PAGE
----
Chart 3 shows the specific MPCs’ total export destinations in millions of USD between 2009 and 2014. It is clear that the South Mediterranean countries’ major trading partners are the EU-28 countries. It is through this trade channel that Israel, Morocco, Tunisia, Algeria and Egypt have been affected by the recent austerity measures in the EU.

CHART 3 MPC Exports to the EU, 2009-2014 (millions US$)

Source: Exports (fob) to EU-28: Euromonitor International from International Monetary Fund (IMF), Direction of Trade Statistics.

Weak growth prospects are affecting the EU’s demand for MPC exports. The most affected MPCs are the South Mediterranean countries of Israel, Algeria, Tunisia, Morocco, and to a lesser extent Egypt. The ensuing EU recession has not only dried up liquidity but also reduced financial inflows and export revenues, threatening the fiscal and current account balances and, subsequently, the macroeconomic stability of several MPCs. Some partner countries have been facing liquidity challenges since the beginning of the Arab uprisings, which may evolve into solvency problems for a number of them. For MPCs with weak financial linkages with the EU, the multiple external shocks have started to reveal gaps between revenues and spending, and capital outflows have put downward pressure on their exchange rates coupled with a decline in foreign exchange reserves. Lower export earnings and an inability to impose counter-cyclical taxation measures will worsen their budget deficits and further widen their gap of foreign exchange needs.

Similar to the export of commodities, tourism and remittance revenues constitute an important source of foreign exchange and contribute to economic growth for the MPCs of Egypt, Morocco, Tunisia, Jordan and Lebanon.[5] However, the European austerity measures have had a profound knock-on effect on remittances in all MPCs with the exception of perhaps, Egypt and Lebanon. Remittances provide valuable foreign exchange for the MPCs that are used to finance current account deficits and foreign debt service payments, not to mention meet consumption demands of the domestic market. In Egypt for instance, remittances have averaged US $ 18 billion since 2012, followed by Morocco where they have averaged US $ 6 billion. Therefore, any further decrease in remittances, resulting from the EU’s austerity measures, is expected to have a detrimental effect on the above two countries’ growth rate of real GDP (Chart 4), and on their ability to service their foreign public debt.

CHART 4 Remittance Inflows to the MPCs, 2006-2014 (millions US$)

Source: Euromonitor International from World Bank, Migration and Remittances Statistics.

The spillover effects of the recent recession and the EU’s austerity measures on MPCs and their effects on the MPCs’ financial markets varied according to their degree of financial integration with the EU’s capital markets (Neaime 2012). Jordan, Israel, Egypt and Morocco with large exposure to EU banks, bonds and equity markets, were the first to suffer (Chart 5). These countries are facing a four-edged sword, i.e. plunging asset prices, higher borrowing costs, capital outflows and a decrease in exports. Other MPCs, namely Tunisia and Lebanon have become more resilient with respect to past crises, owing to the build-up of adequate foreign exchange reserves and a robust fiscal stance. The current financial crisis has also reversed the gains made in the past decade in reducing the debt burdens of some MPCs, and might also carry the risk of new debt/exchange rate crises because of a dangerous combination of fixed exchange rates, internal and external shocks, the higher cost of debt servicing, and the pressing need for increasing new external and domestic borrowing.

CHART 5 MPCs’ Stock Market Performance, 2010-2014

Source: Respective Stock Market Index data retrieved from: Euromonitor international from national sources/Eurostat/OECD/UN.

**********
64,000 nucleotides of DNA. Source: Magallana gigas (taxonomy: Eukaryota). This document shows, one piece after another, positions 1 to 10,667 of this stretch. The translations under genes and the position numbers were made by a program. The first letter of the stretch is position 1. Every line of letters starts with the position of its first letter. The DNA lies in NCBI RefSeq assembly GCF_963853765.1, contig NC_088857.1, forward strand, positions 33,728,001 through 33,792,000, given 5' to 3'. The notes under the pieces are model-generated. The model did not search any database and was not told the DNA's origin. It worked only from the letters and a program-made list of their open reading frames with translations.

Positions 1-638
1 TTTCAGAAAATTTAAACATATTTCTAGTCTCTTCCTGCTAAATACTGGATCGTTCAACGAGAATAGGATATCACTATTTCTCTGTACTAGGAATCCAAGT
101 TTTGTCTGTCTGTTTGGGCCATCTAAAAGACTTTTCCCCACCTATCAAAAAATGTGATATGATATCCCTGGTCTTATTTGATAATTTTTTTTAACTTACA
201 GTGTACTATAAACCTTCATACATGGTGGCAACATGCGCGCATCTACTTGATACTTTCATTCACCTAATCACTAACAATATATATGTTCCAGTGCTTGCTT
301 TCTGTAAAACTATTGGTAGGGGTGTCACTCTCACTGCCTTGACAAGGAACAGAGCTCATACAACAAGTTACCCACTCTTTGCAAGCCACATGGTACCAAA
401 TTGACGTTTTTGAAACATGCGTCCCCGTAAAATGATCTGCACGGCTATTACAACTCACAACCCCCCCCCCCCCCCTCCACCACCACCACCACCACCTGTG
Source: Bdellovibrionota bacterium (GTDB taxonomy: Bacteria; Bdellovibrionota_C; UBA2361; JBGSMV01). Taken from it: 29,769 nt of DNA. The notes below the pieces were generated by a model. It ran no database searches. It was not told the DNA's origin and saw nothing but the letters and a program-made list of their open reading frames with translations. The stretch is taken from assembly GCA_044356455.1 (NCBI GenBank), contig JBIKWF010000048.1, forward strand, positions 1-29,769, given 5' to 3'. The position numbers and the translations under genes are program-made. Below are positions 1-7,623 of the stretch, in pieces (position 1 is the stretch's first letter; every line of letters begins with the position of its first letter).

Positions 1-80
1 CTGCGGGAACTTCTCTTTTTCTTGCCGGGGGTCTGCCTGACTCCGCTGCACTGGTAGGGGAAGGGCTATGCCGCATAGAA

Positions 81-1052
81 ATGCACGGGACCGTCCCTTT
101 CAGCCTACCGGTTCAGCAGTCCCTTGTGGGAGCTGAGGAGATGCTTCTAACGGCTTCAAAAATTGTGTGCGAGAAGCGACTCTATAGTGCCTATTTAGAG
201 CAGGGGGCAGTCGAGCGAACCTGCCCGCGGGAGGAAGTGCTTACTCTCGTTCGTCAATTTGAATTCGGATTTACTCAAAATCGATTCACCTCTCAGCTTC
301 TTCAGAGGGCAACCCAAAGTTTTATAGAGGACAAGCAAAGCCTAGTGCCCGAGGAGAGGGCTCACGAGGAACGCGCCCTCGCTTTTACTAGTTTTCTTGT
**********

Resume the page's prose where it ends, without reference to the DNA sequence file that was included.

Conclusion

Given the current recessionary environment in the EU, it is difficult to design a credible fiscal consolidation scheme for growth and development on the one hand, and for debt and deficit reduction on the other, that could be implemented swiftly and effectively without harming the EU’s Mediterranean Partners, and perhaps endangering the EU-Mediterranean Partnership agreements across the board. No doubt, the various stabilisation programmes will help EU countries over time to grow out of debt and modernise; with an efficient and fiscally responsible public sector, a credible tax system, more competitive labour markets and an internationally competitive economy.

Some MPCs have been hit by the worst exogenous financial/economic/political shock in decades, while others were ill-equipped to fight the economic and social consequences of the crisis given their poor macroeconomic and fiscal policies. Therefore, alleviating the macroeconomic imbalances of those countries, and providing them with the fiscal space needed to combat the economic and macroeconomic implications of the European debt and fiscal crisis would also help stabilise European demand, and should thus be regarded as an integral component of EU countries’ stimulus packages.

References

Colton, N., and S. Neaime, “Implications of the Introduction of the Euro for the Mediterranean Countries,” Thunderbird International Business Review, 45(1): p. 31-49, 2003.

Neaime, S., “Sustainability of Budget Deficits and Public Debts in Selected European Union Countries,” Journal of Economic Asymmetries, 12: p. 1-21, 2015a.

Neaime, S., “The Global Financial Crisis, Financial Linkages and Correlations in Returns and Volatilities in Emerging MENA Stock Markets,” Emerging Markets Review, 13(2): p. 268-282, 2012.

Neaime, S., “Twin deficits and the Sustainability of Public Debt and Exchange Rate Policies in Lebanon,” Research in International Business and Finance, 33: p.127–143, 2015b.

Neaime, S., “The Global financial Crisis and the Euro Mediterranean Partnership,” in Europe and the Mediterranean Economy. London School of Economics and Routledge Press, p. 116-131, 2012.

Notes

[1] For a more detailed discussion of the European Union’s debt crisis, see Neaime 2015.

[2] In this study the eight MPCs are: Algeria, Egypt, Israel, Jordan, Lebanon, Morocco, Syria and Tunisia.

[3] For more details on the global financial crisis and its implication on the Euro-Mediterranean Partnership, see Neaime (2012).

[4] See also Colton and Neaime 2002.

[5] See also Neaime (2015b) for a more detailed discussion of the implications of the financial crisis on Lebanon’s macroeconomic fundamentals.